As this National Consumer Law Center press release explains, seven major banks last month left the payday loan business in response to regulatory pressure and outcry from advocacy organizations. What effects that has on the payday loan market and consumers who particiapte in it remains to be seen. Here's a brief excerpt from NCLC's release:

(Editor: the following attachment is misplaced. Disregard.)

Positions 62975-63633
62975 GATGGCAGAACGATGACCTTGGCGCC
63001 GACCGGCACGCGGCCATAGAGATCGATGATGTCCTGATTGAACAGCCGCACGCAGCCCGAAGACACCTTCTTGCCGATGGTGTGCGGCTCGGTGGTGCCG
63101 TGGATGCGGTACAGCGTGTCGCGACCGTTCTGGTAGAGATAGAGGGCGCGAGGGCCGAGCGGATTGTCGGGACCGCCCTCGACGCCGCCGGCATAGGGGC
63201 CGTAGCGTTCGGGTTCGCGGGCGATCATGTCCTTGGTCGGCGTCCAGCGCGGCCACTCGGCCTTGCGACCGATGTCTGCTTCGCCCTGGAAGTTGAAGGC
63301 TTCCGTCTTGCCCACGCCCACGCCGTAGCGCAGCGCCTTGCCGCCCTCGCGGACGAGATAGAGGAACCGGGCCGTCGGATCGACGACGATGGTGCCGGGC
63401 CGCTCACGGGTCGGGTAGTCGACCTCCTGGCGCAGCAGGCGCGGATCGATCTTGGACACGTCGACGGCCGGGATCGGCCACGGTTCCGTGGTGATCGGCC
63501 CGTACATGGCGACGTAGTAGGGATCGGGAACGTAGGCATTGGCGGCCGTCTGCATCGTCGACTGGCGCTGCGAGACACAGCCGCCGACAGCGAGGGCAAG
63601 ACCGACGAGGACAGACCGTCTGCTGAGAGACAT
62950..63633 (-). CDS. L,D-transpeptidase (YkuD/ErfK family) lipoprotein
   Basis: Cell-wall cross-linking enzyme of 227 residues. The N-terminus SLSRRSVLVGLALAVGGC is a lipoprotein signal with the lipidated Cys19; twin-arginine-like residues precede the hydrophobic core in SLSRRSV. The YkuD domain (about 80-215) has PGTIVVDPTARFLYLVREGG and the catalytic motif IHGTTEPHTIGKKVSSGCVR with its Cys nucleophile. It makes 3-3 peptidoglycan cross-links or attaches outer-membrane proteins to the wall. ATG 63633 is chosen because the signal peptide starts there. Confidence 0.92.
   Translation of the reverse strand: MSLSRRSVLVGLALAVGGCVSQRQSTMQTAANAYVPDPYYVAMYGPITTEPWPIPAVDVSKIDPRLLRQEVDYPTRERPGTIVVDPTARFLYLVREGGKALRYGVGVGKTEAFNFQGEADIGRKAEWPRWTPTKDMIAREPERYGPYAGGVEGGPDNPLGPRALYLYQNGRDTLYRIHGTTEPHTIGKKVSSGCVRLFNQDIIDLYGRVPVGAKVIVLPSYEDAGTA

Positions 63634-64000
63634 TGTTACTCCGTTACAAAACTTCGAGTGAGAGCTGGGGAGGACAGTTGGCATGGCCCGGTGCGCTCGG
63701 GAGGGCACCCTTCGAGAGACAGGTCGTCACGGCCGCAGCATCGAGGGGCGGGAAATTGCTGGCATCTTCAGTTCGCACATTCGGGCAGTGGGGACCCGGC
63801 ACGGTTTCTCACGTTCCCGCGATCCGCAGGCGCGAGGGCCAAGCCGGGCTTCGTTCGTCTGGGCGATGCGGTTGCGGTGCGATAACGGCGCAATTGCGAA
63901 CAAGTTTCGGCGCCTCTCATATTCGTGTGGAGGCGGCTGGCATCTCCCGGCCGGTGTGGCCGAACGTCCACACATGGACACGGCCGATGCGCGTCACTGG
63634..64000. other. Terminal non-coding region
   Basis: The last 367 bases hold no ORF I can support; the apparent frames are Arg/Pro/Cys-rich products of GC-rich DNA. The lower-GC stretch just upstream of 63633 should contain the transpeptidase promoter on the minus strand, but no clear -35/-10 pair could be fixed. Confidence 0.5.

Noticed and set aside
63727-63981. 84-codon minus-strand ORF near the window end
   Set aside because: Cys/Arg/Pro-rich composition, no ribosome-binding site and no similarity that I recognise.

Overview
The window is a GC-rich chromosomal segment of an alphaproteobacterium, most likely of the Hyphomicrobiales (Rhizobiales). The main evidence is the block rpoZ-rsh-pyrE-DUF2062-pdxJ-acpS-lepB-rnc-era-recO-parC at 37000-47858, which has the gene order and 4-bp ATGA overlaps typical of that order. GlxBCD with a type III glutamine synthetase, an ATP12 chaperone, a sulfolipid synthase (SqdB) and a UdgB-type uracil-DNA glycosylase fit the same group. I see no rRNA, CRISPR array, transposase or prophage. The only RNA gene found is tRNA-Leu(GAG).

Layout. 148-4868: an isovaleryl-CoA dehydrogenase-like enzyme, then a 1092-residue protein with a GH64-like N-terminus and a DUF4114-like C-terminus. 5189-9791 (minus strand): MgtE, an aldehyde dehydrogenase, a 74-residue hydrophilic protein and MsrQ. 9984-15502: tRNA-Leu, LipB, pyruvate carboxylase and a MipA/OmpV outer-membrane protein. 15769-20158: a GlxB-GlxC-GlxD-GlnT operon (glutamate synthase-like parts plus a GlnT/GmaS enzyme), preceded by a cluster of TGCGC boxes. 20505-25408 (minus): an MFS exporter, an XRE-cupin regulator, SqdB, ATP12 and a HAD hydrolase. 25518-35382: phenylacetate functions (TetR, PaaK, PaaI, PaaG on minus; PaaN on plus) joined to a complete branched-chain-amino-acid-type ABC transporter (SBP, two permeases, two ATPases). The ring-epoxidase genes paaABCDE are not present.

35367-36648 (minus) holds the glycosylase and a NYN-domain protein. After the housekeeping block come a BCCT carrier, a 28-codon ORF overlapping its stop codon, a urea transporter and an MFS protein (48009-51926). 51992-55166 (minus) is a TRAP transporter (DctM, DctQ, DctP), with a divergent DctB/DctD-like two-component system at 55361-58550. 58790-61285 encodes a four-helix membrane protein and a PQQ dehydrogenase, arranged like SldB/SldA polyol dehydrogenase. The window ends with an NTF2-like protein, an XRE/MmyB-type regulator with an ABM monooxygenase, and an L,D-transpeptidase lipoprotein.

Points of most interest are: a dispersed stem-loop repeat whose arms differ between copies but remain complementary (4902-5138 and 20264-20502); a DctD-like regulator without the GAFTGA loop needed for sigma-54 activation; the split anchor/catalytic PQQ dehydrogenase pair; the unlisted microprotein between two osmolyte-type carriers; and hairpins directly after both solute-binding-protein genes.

The seven banks that have exited the payday loan business this month have an opportunity to show leadership in developing affordable small dollar credit options for consumers with less than pristine credit, according to advocates at the National Consumer Law Center (NCLC). “Banks have thankfully exited the payday loan business,” said Lauren Saunders, managing attorney of the National Consumer Law Center in Washington. “I am confident that banks that were making 300% so-called deposit advance products can develop better small dollar credit options and non-credit options, even for consumers who do not qualify for prime lines of credit.” In the past week, in response to regulatory pressure and public outrage, Wells Fargo, U.S. Bank, Fifth Third Bank, Regions Bank, Bank of Oklahoma and its affiliates, and Guaranty Bank all announced that they were halting their deposit advance programs that made short term loans at rates near or above 300% APR. Many of the banks said they are working on other products.